Musicals - The STB Top 10

Singin' in the Rain

Musicals. That is what it is all about today and even Steve Taylor-Bryant wants to join in...

I really like musicals. Not sitting in a theatre watching them, I'm not a theatre kind of guy, in fact I'd even rather have a DVD than attend a cinema now. I'm also not the biggest people person, you're all fine, but I want my experiences to be more personal not witnessed from behind the man who won't stop dancing and sit down or the lady who genuinely thinks singing out of tune in my ear is acceptable behaviour. I like the privacy of my sofa. Therefore, whilst I like West End musicals, Phantom of the Opera especially, I tend get my enjoyment from the vast back catalogue of musical films and there are some stunning ones available to view on various platforms. Some remind me of a loving childhood sat with my Nan, some have loss attached to the memory, all have evoked something in my heart and emotions. Here's my 10 go to musical films...

Singin' in the Rain

Singin’ in the Rain (1952)

The Gene Kelly and Debbie Reynolds classic about a silent film production company and cast who make a difficult transition to sound. 

Little Shop of Horrors

Little Shop of Horrors (1986)

Frank Oz directs the story of a nerdy florist who finds his chance for success and romance with the help of a giant man-eating plant who demands to be fed. 

The Wizard of Oz

The Wizard of Oz (1939)

The multi directed and multi written cinematic classic. Dorothy Gale is swept away from a farm in Kansas to a magical land of Oz in a tornado and embarks on a quest with her new friends to see the Wizard who can help her return home in Kansas and help her friends as well. 


Oliver! (1968)

Director Carol Reed takes a wonderful Ron Moody and makes the story of a young Oliver Twist who runs away from an orphanage and meets a group of boys trained to be pickpockets by an elderly mentor.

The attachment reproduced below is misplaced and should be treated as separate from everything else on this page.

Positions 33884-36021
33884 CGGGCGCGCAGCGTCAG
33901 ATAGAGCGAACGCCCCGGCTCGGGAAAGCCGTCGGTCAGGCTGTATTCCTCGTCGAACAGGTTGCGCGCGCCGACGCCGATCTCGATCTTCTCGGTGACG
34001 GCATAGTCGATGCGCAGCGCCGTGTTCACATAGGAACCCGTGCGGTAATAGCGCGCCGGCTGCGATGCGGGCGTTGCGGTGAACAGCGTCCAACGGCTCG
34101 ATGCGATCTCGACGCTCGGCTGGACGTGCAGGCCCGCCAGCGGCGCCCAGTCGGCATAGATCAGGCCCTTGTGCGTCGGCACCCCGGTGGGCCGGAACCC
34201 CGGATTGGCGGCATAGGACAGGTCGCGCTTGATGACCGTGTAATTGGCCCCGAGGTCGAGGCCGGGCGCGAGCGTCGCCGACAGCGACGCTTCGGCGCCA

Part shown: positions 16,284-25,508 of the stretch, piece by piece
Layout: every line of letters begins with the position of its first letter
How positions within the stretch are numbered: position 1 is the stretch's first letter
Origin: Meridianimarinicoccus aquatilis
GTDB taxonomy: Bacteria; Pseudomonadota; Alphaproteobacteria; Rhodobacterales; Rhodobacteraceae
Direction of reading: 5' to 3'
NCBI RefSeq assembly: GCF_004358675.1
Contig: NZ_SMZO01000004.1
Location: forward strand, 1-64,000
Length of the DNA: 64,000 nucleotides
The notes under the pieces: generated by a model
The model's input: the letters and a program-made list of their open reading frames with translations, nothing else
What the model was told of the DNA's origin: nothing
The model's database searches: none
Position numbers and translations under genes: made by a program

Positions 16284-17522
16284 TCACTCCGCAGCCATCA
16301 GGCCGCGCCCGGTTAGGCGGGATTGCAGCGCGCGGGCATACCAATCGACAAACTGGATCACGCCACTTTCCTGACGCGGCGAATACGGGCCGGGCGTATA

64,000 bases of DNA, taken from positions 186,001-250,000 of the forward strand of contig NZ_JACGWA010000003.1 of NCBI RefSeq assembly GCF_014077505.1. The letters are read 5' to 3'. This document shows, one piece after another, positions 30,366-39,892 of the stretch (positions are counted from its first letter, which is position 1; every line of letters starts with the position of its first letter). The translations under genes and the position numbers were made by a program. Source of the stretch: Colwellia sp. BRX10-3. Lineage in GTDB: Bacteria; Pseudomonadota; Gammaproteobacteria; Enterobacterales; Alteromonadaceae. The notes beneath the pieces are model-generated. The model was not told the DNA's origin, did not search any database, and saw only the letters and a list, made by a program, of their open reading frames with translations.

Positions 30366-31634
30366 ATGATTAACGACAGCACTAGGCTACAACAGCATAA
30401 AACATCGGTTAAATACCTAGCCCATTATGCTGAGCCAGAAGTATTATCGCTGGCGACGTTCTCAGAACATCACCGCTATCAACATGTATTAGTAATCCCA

Evita (1996)

The hit musical based on the life of Evita Duarte, a B-picture Argentinian actress who eventually became the wife of Argentinian president Juan Perón, and the most beloved and hated woman in Argentina. An Alan Parker slice of brilliance based on the work of Tim Rice. 

Bugsy Malone

Bugsy Malone (1976)

Another Alan Parker - this time his genius take on gangster films using an all child cast. 

Gentlemen Prefer Blondes

Gentlemen Prefer Blondes (1953)

Showgirls Lorelei Lee and Dorothy Shaw travel to Paris, pursued by a private detective hired by the suspicious father of Lorelei's fiancé, as well as a rich, enamoured old man and many other doting admirers. Written for the screen by Charles Lederer based on the comedy by Joseph Fields and Anita Loos and directed by Howard Hawks. 

Moulin Rouge!

Moulin Rouge! (2001)

A poet falls for a beautiful courtesan whom a jealous duke covets in this star studded extravaganza from the brilliant mind of Baz Luhrmann. 

West Side Story

West Side Story (1961)

The loose translation of Shakespeare’s work saw the play by Jerome Robbins and book by Arthur Laurents brought to the big screen by writer Ernest Lehman and the directors Jerome Robbins (play) and Robert Wise. Two youngsters from rival New York City gangs fall in love, but tensions between their respective friends build toward tragedy. 

Sweeney Todd: The Demon Barber of Fleet Street

Sweeney Todd: The Demon Barber of Fleet Street (2007)

Directed by Tim Burton and written for the screen by John Logan based on the musical by Hugh Wheeler this film tells the infamous story of Benjamin Barker, AKA Sweeney Todd, who sets up a barber shop down in London which is the basis for a sinister partnership with his fellow tenant, Mrs. Lovett.

Image - IMDb.

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